She saw him from across the room. I’m sure everyone in the restaurant did. However, the difference was Jess wanted to meet the young man while the other patrons tried not to notice him. As far as Jessie was concerned, a person being on the spectrum is not a barrier but rather what makes them a person of interest — she could relate to him.
Jess isn’t the easiest person to connect with, either. When people try too hard to engage, she shies away and ignores their attention. Unfortunately, she doesn’t practice what she preaches — her social skills are erratic.
There’s a part of our church service where we are to greet the people we are sitting next to. Jess doesn’t always look at the person, but now she will shake hands. This is of her own doing and not something I force her to do. Some of the people are familiar to her and others are not. Regardless, she’s starting to enjoy the ritual.
When the sermon is over, we typically split. Often, this is either because she is restless, or we have a full day planned. Last Sunday, while we lingered to talk to friends, Jess waived to a young man standing behind us. He came over to say hello, and this pleased her immensely. This is what you are “supposed to do,” welcome guests and talk to people you don’t know. We learned that he was church shopping and this was his second visit. We also learned he teaches math.
On our way out, Jess saw another young man standing by the exit. Boosted by her newly formed confidence, she ran up to him like a fan to a rock star. The poor guy. He was polite but didn’t know what to do. I get it. Her excitement was a bit over the top. Maybe there’s a movie she can watch that models how to act cool? (If anyone knows of one, let me know.) What Jess needs to do is rely on her Talker in these situations, and we should practice roleplaying. Jess isn’t a girl who likes to work off of a script. All that school testing has soured her, so she will shut down.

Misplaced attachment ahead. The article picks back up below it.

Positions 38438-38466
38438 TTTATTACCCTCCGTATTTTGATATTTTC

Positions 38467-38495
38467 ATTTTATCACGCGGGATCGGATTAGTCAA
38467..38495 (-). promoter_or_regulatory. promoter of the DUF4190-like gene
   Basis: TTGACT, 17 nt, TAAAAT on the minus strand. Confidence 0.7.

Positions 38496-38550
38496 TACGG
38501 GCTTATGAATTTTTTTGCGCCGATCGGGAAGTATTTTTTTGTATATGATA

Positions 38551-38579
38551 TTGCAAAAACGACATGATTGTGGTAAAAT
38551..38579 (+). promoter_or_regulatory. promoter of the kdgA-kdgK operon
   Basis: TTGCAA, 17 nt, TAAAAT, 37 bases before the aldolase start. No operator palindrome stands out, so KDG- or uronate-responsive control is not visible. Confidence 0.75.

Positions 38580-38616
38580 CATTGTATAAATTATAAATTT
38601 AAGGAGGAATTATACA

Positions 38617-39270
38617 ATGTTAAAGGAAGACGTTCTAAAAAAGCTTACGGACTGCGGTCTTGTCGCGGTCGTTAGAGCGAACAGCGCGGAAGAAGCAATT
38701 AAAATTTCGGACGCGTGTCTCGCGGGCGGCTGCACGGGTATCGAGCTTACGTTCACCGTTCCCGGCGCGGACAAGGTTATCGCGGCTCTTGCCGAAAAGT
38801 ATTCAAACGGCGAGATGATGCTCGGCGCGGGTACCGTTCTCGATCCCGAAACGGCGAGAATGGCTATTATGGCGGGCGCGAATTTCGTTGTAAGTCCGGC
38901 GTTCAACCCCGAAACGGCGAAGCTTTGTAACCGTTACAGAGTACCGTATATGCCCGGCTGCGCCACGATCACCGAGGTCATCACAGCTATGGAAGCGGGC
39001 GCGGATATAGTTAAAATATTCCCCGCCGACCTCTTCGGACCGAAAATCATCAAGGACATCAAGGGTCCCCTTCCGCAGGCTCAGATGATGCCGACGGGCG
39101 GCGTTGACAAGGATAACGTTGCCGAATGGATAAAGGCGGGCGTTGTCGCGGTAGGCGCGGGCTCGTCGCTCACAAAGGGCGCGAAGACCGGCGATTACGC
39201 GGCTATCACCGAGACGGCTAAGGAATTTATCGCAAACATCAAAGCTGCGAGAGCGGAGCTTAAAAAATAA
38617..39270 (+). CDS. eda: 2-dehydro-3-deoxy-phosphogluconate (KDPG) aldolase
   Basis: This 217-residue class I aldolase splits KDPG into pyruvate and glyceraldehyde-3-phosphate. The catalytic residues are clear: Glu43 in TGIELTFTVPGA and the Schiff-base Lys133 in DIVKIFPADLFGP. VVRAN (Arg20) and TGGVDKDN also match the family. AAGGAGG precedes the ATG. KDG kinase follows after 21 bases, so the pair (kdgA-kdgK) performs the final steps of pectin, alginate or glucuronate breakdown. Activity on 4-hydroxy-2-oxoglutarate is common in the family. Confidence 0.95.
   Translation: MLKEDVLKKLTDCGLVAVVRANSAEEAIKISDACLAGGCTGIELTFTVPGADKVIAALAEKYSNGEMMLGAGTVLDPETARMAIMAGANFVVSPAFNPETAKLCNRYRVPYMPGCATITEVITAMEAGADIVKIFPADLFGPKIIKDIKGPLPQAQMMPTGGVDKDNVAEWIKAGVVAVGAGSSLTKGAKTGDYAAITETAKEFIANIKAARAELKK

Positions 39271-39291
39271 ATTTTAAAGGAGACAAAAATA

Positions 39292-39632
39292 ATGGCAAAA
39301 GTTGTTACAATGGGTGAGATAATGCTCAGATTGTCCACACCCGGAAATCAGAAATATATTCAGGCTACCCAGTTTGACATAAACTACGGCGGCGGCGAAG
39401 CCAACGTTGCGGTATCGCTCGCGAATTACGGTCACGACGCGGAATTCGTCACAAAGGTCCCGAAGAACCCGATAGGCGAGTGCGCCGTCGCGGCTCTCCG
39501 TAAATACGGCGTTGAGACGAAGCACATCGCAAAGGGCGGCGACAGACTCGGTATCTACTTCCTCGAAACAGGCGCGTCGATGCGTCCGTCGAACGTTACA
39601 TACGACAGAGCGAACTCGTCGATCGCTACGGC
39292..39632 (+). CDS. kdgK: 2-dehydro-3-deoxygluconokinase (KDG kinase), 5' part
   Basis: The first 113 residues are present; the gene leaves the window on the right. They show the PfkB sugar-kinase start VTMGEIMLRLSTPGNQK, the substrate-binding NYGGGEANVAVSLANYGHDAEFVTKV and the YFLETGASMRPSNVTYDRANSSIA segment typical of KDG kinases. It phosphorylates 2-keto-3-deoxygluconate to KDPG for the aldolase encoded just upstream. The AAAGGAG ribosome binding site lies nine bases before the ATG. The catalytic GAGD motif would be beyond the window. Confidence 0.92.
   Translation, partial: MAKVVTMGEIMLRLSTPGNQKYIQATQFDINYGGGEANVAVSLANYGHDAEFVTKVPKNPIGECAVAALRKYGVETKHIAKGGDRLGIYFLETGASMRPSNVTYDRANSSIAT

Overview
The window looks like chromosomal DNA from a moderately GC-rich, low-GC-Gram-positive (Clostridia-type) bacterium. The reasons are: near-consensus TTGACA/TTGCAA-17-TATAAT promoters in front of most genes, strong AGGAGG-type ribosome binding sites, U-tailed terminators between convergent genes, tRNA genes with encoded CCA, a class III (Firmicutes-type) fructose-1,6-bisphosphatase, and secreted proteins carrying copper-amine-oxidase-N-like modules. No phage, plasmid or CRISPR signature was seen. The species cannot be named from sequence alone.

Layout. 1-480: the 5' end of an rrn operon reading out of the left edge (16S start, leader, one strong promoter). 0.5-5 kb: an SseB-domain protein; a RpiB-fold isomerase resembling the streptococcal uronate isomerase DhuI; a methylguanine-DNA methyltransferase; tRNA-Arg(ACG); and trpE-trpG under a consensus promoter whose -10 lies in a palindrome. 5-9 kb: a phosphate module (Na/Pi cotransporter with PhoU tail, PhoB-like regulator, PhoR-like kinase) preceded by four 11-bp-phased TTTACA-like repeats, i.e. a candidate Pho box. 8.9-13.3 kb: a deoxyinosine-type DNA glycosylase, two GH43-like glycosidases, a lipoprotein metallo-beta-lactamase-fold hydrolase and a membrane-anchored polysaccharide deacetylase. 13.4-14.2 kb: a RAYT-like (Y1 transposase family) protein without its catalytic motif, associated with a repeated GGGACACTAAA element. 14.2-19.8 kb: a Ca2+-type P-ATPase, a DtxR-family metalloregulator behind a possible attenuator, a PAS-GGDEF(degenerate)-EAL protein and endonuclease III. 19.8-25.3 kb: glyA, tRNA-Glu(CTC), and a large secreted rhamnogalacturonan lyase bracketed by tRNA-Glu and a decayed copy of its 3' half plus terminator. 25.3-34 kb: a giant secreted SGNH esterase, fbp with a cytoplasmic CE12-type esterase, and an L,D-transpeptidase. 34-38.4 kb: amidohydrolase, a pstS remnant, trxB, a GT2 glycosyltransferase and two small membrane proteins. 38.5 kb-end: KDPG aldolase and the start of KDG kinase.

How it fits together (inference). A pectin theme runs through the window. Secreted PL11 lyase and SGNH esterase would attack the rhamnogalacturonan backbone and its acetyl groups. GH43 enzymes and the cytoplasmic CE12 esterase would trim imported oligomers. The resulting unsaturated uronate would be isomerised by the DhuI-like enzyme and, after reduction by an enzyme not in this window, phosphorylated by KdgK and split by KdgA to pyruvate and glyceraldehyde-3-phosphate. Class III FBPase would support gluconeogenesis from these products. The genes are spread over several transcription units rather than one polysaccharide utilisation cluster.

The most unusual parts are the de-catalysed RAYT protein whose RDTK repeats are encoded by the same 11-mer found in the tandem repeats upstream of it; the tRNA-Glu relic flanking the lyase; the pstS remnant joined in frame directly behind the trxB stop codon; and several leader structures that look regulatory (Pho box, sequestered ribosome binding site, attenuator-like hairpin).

As for talking to boys, I guess it’s time to have that conversation about not acting too interested. It tends to scare boys off. I’m sure she will grow out of the giddy-teenage-girl stage. I don’t doubt she’ll listen to what I have to say, but learning to contain her exuberance will be a challenge.
Over time, her demeanor in public has improved, and she’s blending in more. (We don’t like drawing attention to ourselves for the wrong reasons. Yes, this is stating the obvious.)
We make a point of being out and about as much as possible; going out to eat, shopping, and running errands. The more experiences she has, the more confident she becomes and the better her social graces become. They will not improve without practice. Someday, I hope Jess is independent enough that she can order a meal for herself just like the young man we saw at Chick-fil-A. She has a lot to figure out between now and that time, but having a goal is the first step toward making it happen.
Note: Angelman Syndrome News is strictly a news and information website about the disease. It does not provide medical advice, diagnosis, or treatment. This content is not intended to be a substitute for professional medical advice, diagnosis, or treatment. Always seek the advice of your physician or other qualified health providers with any questions you may have regarding a medical condition. Never disregard professional medical advice or delay in seeking it because of something you have read on this website. The opinions expressed in this column are not those of Angelman Syndrome News, or its parent company, BioNews Services, and are intended to spark discussion about issues pertaining to Angelman syndrome.
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